As demonstrated in R v Duffy[16] and R v Thornton[17] it would be deemed unfavourable if there was a delay in responding to a situation as the loss of control would not have been “sudden.” The removal of this requirement now accommodates those who act out of fear, yet there is still the additional qualifying triggers requirement. This is a subjective test that will be based upon the defendant’s own loss of self control, yet some difficulties still tend to arise. An example of which can be seen in the R v Clinton, Parker, Evans[18] case. Here, it was questioned whether the consideration of sexual infidelity should be excluded in a case that involves other qualifying triggers.[19] It was stressed by the judge stressed that sexual infidelity could only be considered if other triggers were present and could not be relied upon singlehandedly. This demonstrates that the qualifying triggers still produce much uncertainty and because of this the distinction between revenge killings and those committed in the heat of the moment will remain complex.[20] It is questionable why the ‘loss of self control’ phrase was kept under the new law since negative connotations are frequently associated with it. The current law does not appear to have removed the pre-existing discrimination that existed and women are still being treated unfavourably to a certain degree. Whilst the previous law was “inherently contradictory”[21] and in need of reform[22] the restrictions that exist as a result of the new ‘qualifying triggers requirement’ suggests that the new law has been unsuccessful.
The court’s decision in R v Clinton, Parker, Evans[23] has been criticised for failing to “grasp the actual workings of the new law as sexual infidelity cannot be considered under any of the prongs of the new defence.”[24] Whether the court erred in its decision is questionable, but it seems as though the decision does not help to put right the pre-existing discrimination and has been said to “completely ignore the feminist aims behind the legislation.”[25] Consequently, it could be said that the two-limbed ‘loss of control defence’ is flawed on the basis that it does not remove the intended pre-existing discriminations. It is extremely difficult to correct the imbalance between men and women and illustrates that further reform may in fact be needed. This was recognised by Hill who pointed out that; Hill that; “Partial and incremental reforms of this kind risk complicating the existing system when what is needed is comprehensive and coherent reform of the type suggested by the Law Commission.”[26] Because of the underlying problems that continue to surround this area it is difficult to tell whether the new loss of control defence is merely a justification or excuse for murder. The defence remains favourable to those who kill in the heat of the moment over those who kill with an element of premeditation and because sexual infidelity can be considered as one of the qualifying triggers, it has been said that the defence will be capable of being used as a means of excusing crimes of passion.[27] Conversely, as noted by Gerry; “the new law makes it plain that where the killing arises in relation to sexual infidelity this is not a qualifying trigger that will allow a murder to be reduced to manslaughter.”[28]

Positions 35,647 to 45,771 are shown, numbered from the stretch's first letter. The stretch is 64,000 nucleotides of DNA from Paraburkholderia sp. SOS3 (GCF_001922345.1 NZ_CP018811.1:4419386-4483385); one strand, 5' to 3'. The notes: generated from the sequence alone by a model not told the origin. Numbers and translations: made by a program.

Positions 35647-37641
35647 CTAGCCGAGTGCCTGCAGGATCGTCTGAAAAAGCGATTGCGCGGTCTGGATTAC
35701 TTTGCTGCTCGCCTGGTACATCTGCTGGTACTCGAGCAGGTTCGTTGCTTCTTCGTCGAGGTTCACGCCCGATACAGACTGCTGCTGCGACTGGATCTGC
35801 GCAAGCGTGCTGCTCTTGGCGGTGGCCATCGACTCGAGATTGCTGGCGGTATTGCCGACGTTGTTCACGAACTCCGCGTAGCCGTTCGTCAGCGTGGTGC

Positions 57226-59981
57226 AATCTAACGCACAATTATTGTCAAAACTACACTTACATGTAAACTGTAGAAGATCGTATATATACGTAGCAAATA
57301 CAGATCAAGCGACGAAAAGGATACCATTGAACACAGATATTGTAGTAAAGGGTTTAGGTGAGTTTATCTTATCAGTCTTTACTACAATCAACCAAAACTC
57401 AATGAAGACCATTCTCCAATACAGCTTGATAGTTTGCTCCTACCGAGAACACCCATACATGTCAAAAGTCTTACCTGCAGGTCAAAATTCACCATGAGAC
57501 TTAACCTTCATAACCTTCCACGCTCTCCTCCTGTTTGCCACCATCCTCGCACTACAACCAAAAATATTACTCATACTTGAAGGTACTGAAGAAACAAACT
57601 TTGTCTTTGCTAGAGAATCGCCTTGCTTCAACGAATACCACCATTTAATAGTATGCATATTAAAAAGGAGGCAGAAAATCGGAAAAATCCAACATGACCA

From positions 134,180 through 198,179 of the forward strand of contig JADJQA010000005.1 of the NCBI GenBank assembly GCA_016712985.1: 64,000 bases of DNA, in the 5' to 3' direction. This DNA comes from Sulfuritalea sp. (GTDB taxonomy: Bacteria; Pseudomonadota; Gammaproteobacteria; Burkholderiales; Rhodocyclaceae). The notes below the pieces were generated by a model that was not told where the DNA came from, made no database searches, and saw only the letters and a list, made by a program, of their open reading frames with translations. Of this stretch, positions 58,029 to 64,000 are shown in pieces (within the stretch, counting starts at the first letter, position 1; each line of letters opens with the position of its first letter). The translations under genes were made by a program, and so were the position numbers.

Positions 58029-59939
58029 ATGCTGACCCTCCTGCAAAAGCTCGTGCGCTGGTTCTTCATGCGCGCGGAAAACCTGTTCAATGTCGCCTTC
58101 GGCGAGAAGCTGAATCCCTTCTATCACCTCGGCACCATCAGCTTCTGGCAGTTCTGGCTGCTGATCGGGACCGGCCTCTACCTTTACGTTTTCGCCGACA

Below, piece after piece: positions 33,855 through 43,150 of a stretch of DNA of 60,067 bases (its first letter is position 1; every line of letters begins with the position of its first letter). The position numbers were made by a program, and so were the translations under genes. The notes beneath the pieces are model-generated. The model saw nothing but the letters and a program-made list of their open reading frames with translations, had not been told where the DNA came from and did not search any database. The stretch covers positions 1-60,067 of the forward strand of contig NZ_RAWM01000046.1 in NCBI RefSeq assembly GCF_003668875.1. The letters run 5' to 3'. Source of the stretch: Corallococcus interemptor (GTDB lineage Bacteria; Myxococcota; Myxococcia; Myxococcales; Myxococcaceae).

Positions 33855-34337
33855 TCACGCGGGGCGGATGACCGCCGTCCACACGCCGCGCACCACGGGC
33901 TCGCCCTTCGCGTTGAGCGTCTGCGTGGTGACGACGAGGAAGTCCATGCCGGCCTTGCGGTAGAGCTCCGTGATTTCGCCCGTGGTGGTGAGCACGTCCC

Loss of Control Defence under French Law